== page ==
20....Frazier..........Po

That gives us these statistics for 2000:

Players who were Top 10 in both singles and doubles: 4 (Hingis, Kournikova, Pierce, Tauziat)

Additional Players who were Top 10 in singles, Top 20 in doubles:1 (Sanchez-Vicario)

Players who were Top 10 in doubles, Top 20 in singles: 1 (Halard-Decugis)

Additional Players who were Top 20 in both: none

Players who were Top 20 in singles only: 14 (Capriati, Clijsters, Coetzer, Davenport, Dementieva, Frazier, Huber, Martinez, Mauresmo, Rubin, Seles, Testud, S. Williams, V. Williams)

Players who were Top 20 in doubles only: 14 (Arendt, Black, Bollegraf, Callens, Fusai, Likhovtseva, Morariu, Po, Raymond, Ruano Pascual, Schett, Stubbs, Suarez, Sugiyama)

Interestingly, though we still have four players who are Top 10 in both (though only one player, Hingis, who has managed it in all three years), we have only six players who are Top 20 in both -- a significant decline.

Then came 2001, the year Hingis really stopped playing doubles (only six events). The result is worth noting.


Rank..Singles Player...Doubles Player
1....Davenport........Raymond
2....Capriati.........Stubbs
3....V. Williams......Black
4....Hingis...........Likhovtseva
5....Clijsters........Tauziat
6....S. Williams......Suarez
7....Henin............Po-Messerli
8....Dokic............Ruano Pascual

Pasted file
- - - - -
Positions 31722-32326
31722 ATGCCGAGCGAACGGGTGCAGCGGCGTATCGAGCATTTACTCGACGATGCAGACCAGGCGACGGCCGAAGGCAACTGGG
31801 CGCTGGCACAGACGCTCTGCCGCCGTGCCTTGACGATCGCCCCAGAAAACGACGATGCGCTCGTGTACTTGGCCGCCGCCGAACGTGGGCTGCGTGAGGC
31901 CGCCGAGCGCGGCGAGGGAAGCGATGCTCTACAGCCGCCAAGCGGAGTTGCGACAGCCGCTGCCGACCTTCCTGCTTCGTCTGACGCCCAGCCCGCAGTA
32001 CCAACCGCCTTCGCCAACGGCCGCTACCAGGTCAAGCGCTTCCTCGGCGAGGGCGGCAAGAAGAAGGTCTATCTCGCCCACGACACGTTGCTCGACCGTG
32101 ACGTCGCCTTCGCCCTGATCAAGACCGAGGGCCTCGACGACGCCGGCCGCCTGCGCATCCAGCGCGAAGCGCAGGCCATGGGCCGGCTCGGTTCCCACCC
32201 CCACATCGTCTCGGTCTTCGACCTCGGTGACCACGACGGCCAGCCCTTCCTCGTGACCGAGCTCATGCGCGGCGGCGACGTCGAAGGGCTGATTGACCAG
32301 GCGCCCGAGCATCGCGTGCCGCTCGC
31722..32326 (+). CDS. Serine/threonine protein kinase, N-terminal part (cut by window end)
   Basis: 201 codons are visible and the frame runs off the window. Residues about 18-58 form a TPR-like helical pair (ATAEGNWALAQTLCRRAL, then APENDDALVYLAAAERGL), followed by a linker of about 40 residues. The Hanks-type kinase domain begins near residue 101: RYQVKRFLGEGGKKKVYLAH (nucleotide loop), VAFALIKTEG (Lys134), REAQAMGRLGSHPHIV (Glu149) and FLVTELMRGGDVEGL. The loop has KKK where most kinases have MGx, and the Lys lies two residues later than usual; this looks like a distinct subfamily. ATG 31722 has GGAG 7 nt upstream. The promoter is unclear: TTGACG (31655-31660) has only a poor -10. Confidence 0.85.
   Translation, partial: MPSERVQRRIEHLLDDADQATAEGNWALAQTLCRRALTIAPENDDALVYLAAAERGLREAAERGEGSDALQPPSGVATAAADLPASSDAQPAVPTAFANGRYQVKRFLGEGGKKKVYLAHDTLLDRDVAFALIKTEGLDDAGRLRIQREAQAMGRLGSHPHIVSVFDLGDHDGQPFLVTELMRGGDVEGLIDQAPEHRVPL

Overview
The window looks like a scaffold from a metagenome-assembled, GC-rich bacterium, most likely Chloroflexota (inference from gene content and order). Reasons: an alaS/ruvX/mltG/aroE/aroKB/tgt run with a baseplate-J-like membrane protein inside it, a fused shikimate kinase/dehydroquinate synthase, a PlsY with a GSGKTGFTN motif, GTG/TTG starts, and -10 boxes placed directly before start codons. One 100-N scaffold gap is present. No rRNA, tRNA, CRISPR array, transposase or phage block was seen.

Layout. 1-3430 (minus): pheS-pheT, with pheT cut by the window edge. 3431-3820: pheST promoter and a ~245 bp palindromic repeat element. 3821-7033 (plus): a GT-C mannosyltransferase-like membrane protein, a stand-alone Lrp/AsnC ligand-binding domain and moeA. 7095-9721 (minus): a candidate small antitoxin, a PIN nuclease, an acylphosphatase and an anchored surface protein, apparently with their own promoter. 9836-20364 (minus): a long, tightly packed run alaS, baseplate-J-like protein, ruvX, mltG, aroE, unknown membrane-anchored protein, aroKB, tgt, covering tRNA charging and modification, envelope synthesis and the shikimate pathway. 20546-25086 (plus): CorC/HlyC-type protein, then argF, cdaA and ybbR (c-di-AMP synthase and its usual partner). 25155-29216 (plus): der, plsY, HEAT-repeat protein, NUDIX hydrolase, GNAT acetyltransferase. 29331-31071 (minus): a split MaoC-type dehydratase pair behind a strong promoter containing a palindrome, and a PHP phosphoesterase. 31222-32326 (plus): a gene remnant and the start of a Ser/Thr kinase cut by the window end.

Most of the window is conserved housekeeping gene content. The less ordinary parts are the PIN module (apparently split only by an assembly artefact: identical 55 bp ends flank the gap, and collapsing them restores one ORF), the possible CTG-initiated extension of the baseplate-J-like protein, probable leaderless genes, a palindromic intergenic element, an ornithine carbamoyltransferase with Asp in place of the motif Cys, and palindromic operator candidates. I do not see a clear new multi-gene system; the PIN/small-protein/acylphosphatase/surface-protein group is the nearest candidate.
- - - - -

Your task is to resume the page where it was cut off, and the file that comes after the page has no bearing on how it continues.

9....Mauresmo.........Sugiyama
10....Seles............Arendt
11....Testud...........Sanchez-Vicario
12....Shaughnessy......Dokic
13....Tauziat..........Testud
14....Farina Elia......Shaughnessy
15....Dementieva.......Clijsters
16....Maleeva..........Callens
17....Sanchez-Vicario..Coetzer
18....A. Huber.........Schett
19....Coetzer..........Martinez
20....Tulyaganova......Srebotnik

The change is stunning: Not one player who is in the Top Ten in both in 2001 -- Davenport ended the year #25 in doubles; Hingis, who didn't play doubles for much of the year and then was injured, was #30; Capriati, the year-end #2 in singles, is probably the worst doubles player ever to rank in the singles Top Three, and the Williams Sisters ended the year at co-#54 in doubles. So our statistics for 2001 are:

Players who were Top 10 in both singles and doubles: none

Additional Players who were Top 10 in singles, Top 20 in doubles: 2 (Clijsters, Dokic)

Players who were Top 10 in doubles, Top 20 in singles: 1 (Tauziat)

Additional Players who were Top 20 in both: 4 (Coetzer, Sanchez-Vicario, Shaughnessy, Testud)

Players who were Top 20 in singles only: 13 (Capriati, Davenport, Dementieva, Farina Elia, Henin, Hingis, Huber, Maleeva, Mauresmo, Seles, Tulyaganova, S. Williams, V. Williams)

Players who were Top 20 in doubles only: 13 (Arendt, Black, Callens, Likhovtseva, Martinez, Po-Messerli, Raymond, Ruano Pascual, Schett, Srebotnik, Stubbs, Suarez, Sugiyama)

The picture was no better in 2002; although we again had a player who was Top Ten in both, the number of players who were Top 20 in both declined even more:


Rank..Singles Player...Doubles Player
1....S. Williams......Suarez
2....V. Williams......Ruano Pascual
3....Capriati.........Raymond
4....Clijsters........Stubbs
5....Henin............Husarova
6....Mauresmo.........Dementieva
7....Seles............Sanchez-Vicario
8....HANTUCHOVA.......HANTUCHOVA
9....Dokic............Black
10....Hingis...........Likhovtseva
11....Myskina..........Kournikova
12....Davenport........Sugiyama
13....Rubin............Fujiwara
14....Maleeva..........Dokic
15....Schnyder.........Hingis
16....Smashnova........Martinez
17....Farina Elia......Shaughnessy
18....Stevenson........L. Huber
19....Dementieva.......Arendt
20....Dechy............Po-Messerli

That gives us these statistics for 2002: